I think that I didn't update much during this conversation and I did update earlier. Where the strongest update I've had recently, and partially the reason why I was excited about this, was: The post that was written two years ago basically is just talking about "here's why human models are dangerous", and it's not about the thing that I think is the strongest reason, which is the ability to oversee and the ability to be able to implement the strategy “don't let the thing have human models at all.”
It's easy to separate “thinking about physics” from “thinking about manipulating humans” if you put “think about modeling humans” in the same cluster as “think about manipulating humans.” And It's a lot harder to draw the line if you want to put “think about modeling humans” on the other side, with “thinking about physics.”
And I think that this idea just didn't show up in the post. So to the extent that you want me to talk about change from two years ago, I think that the center of my reasoning has changed, or the part that I'm able to articulate has changed.
There was a thing during this conversation... I think that I actually noticed that I probably don't, even in expectation, think that... I don't know.
There was a part during this conversation where I backpedaled and was like, "Okay, I don't know about the expectation of the risk factor of these two incomparable risks. I just want to say: first, they're different in kind, therefore we should analyze both. They're different in kind, therefore if we're looking for a good strategy, we should keep looking at both because we should keep that OR gate in our abilities.
“And two: It seems like there might be some variance things, where we might be able to learn more about the risk factors on this other side, AI that doesn’t use human models. It might turn out that the risks are lower, so we should want to keep attention on both types of approach.”
I think maybe I would have said this before. But I think that I'm not confident about what side is better, and I'm more arguing from “let's try lots of different options because I'm not satisfied with any of them.”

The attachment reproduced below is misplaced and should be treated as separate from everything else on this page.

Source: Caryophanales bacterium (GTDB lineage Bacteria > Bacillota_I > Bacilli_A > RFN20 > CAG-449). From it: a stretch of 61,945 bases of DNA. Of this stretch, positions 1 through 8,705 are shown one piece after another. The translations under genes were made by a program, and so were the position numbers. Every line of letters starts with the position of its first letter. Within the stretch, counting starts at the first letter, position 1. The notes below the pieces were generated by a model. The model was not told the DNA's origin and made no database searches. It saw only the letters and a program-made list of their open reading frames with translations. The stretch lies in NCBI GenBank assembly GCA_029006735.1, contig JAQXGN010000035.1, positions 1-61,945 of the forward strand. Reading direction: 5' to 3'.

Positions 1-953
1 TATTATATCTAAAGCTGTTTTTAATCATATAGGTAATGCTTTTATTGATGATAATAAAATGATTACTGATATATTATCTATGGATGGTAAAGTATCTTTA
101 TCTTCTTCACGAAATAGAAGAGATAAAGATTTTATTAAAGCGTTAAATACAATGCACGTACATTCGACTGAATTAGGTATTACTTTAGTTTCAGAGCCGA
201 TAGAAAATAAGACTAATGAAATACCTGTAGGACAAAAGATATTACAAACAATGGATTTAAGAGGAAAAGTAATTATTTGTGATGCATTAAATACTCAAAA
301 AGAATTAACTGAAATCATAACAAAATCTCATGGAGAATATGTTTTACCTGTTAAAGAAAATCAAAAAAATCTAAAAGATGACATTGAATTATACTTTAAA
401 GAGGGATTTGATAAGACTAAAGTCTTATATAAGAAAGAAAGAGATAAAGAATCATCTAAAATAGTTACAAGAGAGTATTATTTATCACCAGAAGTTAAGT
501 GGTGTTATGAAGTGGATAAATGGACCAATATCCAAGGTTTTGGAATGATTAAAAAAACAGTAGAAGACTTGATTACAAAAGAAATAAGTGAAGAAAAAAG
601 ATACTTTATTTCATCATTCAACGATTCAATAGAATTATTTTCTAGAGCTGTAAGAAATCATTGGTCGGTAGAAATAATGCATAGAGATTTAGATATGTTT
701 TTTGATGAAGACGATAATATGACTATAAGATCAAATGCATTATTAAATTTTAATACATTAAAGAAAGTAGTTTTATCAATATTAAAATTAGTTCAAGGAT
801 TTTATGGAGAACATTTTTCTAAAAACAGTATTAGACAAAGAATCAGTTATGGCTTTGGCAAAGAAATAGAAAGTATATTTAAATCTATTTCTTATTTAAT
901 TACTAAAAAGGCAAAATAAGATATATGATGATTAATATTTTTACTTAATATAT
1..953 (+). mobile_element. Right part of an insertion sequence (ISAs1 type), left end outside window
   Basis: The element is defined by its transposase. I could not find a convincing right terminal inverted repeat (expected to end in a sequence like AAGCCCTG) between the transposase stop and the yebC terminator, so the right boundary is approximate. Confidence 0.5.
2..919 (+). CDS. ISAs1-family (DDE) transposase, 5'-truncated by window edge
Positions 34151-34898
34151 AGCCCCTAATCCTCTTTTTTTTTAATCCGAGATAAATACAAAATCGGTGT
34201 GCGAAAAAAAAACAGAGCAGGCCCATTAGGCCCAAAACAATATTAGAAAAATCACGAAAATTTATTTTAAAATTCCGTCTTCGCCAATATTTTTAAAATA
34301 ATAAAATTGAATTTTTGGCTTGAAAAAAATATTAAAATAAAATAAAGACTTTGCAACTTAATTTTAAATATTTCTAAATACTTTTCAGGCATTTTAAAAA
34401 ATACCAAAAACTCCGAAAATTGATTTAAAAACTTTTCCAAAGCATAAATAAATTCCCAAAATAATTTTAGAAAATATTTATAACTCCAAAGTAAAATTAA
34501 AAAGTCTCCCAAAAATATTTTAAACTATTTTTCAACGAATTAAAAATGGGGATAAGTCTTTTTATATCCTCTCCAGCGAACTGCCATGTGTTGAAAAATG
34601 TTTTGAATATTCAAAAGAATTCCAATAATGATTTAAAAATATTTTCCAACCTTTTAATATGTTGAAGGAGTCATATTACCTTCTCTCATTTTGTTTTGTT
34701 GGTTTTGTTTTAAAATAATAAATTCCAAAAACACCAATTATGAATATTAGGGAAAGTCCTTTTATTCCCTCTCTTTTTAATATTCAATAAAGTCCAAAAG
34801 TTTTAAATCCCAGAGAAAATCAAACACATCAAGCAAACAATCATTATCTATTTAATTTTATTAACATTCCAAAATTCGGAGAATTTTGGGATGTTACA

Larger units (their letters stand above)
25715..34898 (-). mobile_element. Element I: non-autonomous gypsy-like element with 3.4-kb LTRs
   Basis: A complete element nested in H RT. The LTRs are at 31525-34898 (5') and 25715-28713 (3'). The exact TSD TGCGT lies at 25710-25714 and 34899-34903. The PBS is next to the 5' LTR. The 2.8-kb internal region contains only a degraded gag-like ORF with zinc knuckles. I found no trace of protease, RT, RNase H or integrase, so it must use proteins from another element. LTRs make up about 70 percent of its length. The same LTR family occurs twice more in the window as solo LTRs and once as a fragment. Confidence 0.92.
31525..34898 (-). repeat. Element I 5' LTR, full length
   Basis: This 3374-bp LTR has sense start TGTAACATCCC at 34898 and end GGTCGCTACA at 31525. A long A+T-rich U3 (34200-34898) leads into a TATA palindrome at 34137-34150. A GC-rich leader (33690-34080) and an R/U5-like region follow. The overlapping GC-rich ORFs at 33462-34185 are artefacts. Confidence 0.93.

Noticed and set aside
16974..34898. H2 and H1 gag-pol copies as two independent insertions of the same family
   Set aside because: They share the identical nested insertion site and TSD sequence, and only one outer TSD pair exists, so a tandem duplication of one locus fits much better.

Rohin: For what it's worth, if we don't talk just about "what are the risks" and we also include "what is the plan that involves this story", then I'm like, "the IDA one seems many orders of magnitude more likely to work". “Many” being like, I don’t know, over two.
Ben Pace: It felt like I learned something when Scott explained his key motivation being around the ability to understand what the thing is doing and blacklist or whitelist certain types of cognition, being easier when it's doing no human modeling, as opposed to when it is trying to do human modeling but you also don't want it to be manipulative.
Rohin: I think I got that from the comment thread while we were doing the comment thread, whenever that was.
Ben Pace: The other question I have in chat is: Steve—
Scott: Donald was saying mutual information is too low a bar, and I want to flag that I did not mean that mutual information is the metric that should be used to determine whether or not you're modeling humans. But the type of thing that I think that we could check for, has some common intuition with trying to check for mutual information.
Donald Hobson: Yeah, similar to mutual information. I'd say it was closer to mutual information conditional on a bunch of physics and other background facts about the universe.
Scott: I want to say something like, there's some concept that we haven't invented yet, which is like “logical mutual information,” and we don't actually know what it means yet, but it might be something.
Ben Pace: I'm going to go to the next question in chat, which is Steve Byrnes: “Scott and Rohin both agreed/posited right at the start that maybe we can make AIs that do tasks that do not require modeling humans, but I'm still stuck on that. An AI that can't do all of these things, like interacting with people, is seemingly uncompetitive and seemingly unable to take over the world or help solve all of AI alignment. That said, ‘use it to figure out brain scanning’ was a helpful idea by Scott just now. But I'm not 100% convinced by that example. Is there any other plausible example, path, or story?”
Scott: Yeah, I feel like I can't give a good story in terms of physics as it exists today. But I could imagine being in a world where physics was different such that it would help. And because of that I'm like, “It doesn't seem obviously bad in principle,” or something.
I could imagine a world where basically we could run HCH and HCH would be great, but we can't run HCH because we don't have enough compute power. But also, if you can inverse this one hash you get infinity compute because that's how physics works.
Scott: Then your plan is: let's do some computer science until we can invert this one hash and then we unlock the hyper-computers. Then we use the hyper-computers to run a literal HCH as opposed to just an IDA.
And that's not the world we live in, but the fact that I can describe that world means that it's an empirical about-the-world fact as opposed to an empirical about-how-intelligence-works fact, or something. So I'm, like, open to the possibility. I don’t know.
Gurkenglas: On what side of the divide would you put reasoning about decision theory? Because thinking about agents in general seems like it might not count as modeling humans, and thinking about decision theory is kind of all that's required in order to think about AI safety, and if you can solve AI safety that's the win condition that you were talking about.